Copyright Protection in the Internet


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During the last years, file sharing of copyright-protected material, particularly in peer- to-peer (P2P) networks, has been a serious threat to the established business models of the content industry. There have been numerous discussions about possible counter- measures, some of which have already been implemented. This white paper aims to provide an as objective as possible assessment of the countermeasures for P2P from the perspective of a network device vendor with particular experience with Internet traffic management solutions.

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Copyright Protection in the Internet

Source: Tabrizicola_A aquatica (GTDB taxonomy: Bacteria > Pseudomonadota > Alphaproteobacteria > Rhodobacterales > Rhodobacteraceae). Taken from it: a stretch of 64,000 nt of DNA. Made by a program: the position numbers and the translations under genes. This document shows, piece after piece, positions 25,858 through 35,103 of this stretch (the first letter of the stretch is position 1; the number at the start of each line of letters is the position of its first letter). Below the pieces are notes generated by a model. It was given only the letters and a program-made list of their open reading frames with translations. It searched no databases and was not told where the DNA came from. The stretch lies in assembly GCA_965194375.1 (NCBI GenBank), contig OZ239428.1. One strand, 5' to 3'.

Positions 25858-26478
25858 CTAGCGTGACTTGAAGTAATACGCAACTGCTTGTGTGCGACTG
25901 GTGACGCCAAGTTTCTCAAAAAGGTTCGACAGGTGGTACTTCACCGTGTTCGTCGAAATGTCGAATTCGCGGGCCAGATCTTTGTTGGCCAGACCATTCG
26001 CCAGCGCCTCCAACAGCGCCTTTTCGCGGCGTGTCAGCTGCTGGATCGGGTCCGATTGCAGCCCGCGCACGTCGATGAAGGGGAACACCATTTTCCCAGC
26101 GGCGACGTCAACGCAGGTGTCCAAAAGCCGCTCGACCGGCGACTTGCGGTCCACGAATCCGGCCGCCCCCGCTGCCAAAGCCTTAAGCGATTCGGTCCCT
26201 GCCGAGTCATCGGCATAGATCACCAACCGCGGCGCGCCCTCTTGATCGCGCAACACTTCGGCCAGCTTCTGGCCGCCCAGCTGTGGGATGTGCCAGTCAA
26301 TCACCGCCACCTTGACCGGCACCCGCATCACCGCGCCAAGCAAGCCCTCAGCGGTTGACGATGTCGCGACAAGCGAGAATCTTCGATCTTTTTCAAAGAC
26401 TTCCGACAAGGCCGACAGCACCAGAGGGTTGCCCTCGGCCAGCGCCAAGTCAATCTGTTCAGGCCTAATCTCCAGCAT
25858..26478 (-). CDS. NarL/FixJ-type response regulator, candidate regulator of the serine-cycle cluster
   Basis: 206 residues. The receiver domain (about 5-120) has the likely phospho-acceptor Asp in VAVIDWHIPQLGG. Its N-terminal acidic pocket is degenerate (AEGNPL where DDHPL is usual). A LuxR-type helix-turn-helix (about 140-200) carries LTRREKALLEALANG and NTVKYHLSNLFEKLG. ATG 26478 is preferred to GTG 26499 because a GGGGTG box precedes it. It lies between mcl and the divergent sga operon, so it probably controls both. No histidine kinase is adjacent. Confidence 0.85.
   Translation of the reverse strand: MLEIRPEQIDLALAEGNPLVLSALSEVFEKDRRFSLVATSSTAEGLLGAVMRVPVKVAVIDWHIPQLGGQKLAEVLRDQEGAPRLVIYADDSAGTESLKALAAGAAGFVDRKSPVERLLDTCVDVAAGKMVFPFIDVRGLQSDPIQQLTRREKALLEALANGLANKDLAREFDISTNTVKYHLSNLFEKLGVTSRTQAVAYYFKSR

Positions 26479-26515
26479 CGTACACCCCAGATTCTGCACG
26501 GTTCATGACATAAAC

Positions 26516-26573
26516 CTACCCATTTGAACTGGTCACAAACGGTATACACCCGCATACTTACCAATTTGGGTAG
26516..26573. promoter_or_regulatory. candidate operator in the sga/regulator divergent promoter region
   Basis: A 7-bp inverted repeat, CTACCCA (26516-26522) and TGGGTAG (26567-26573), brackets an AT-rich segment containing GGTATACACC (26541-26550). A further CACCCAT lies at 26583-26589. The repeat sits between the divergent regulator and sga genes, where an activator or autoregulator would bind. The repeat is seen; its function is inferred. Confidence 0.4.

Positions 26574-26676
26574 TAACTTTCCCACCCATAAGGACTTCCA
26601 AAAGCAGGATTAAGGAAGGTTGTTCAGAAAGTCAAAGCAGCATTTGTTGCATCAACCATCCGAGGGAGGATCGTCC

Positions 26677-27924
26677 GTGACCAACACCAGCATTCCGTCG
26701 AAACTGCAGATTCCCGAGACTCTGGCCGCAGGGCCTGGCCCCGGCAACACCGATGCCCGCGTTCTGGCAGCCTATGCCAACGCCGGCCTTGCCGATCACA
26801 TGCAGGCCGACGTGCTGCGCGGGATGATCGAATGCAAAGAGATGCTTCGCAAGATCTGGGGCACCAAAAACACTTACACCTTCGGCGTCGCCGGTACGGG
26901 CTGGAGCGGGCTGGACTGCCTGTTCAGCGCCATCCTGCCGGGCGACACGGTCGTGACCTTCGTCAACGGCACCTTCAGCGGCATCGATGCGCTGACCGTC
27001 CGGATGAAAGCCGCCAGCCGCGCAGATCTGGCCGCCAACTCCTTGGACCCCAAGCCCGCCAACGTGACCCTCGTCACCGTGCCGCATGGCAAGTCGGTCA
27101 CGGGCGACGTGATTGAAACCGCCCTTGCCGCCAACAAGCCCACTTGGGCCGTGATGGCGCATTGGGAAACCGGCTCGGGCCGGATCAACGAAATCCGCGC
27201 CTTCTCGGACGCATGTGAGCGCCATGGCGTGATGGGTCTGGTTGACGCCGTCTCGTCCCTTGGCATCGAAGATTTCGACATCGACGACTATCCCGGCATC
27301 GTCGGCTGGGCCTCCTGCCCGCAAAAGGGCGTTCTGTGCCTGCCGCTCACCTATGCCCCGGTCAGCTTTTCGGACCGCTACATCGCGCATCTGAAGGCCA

1. 1. Copyright Protection in the Internet White Paper During the last years, file sharing of copyright-protected material, particularly in peer- to-peer (P2P) networks, has been a serious threat to the established business models of the content industry. There have been numerous discussions about possible counter- measures, some of which have already been implemented. This white paper aims to provide an as objective as possible assessment of the countermeasures for P2P from the perspective of a network device vendor with particular experience with Internet traffic management solutions. Authors: Klaus Mochalski, Hendrik Schulze, Frank Stummer Approach Music, movie and software companies as well as lega- cy publishing houses claim billion-Euro revenue losses that have driven them to job cuts. The widespread ille- gitimate sharing of copyright-protected material thus has a negative economical impact both on a national and international scale. There are many, often contradictory statements about feasibility and effectiveness of counter- measures for P2P file sharing. Judgments are often driv- en by the interests of different groups, such as industry lobbyist and privacy activists, and their recommenda- tions differ widely. In this white paper the focus lies on technical solutions. The countermeasures can be classified into three cate- gories: 1. Prevention of file transfers at application level, irre- spective of content of single files 2. Detection of copyrighted and non-copyrighted materi- al, prevention of file transfers at single file level or pros- ecution of infringers 3. Non-technical approaches While some proposed measures are simply unfeasible, others could be implemented both from a technical and commercial perspective. Some of the measures can be combined. However, we will look at each of them indi- vidually and subject them to a reality check, that imme- diately rules out some approaches. Non-technical (politi- cal, legal and economic) solutions are regarded in the third part but not evaluated. The two feasible measures will be evaluated, based on the following criteria: Technical feasibility: Can the measure be implemented technically? What in- frastructure is necessary? Is it already being used or is it still under development? Effectiveness: How effective and comprehensive is the measure? Costs and time of implementation: How expensive is the first installation? Who would pay or how can costs be shared? How long would the im- plementation take? Operation and maintenance costs: What maintenance does the measure require? What costs does it involve and who bears them? Impact on Internet users: Is there a privacy or data protection impact? Will it limit service availability? Impact on Internet service providers: What infrastructure changes are necessary? Does the measure involve additional workload when offering In- ternet service to customers? Do business models have to be changed? Impact on content providers: Which input is necessary from content providers? Is it possible to protect all titles? Do business models have to be changed? Impact for governments and society: Is a change in legislation necessary? Does political con- sensus appear to be achievable? Would the measure be politically unpopular? How severe would lobby groups react? © 2009 ipoque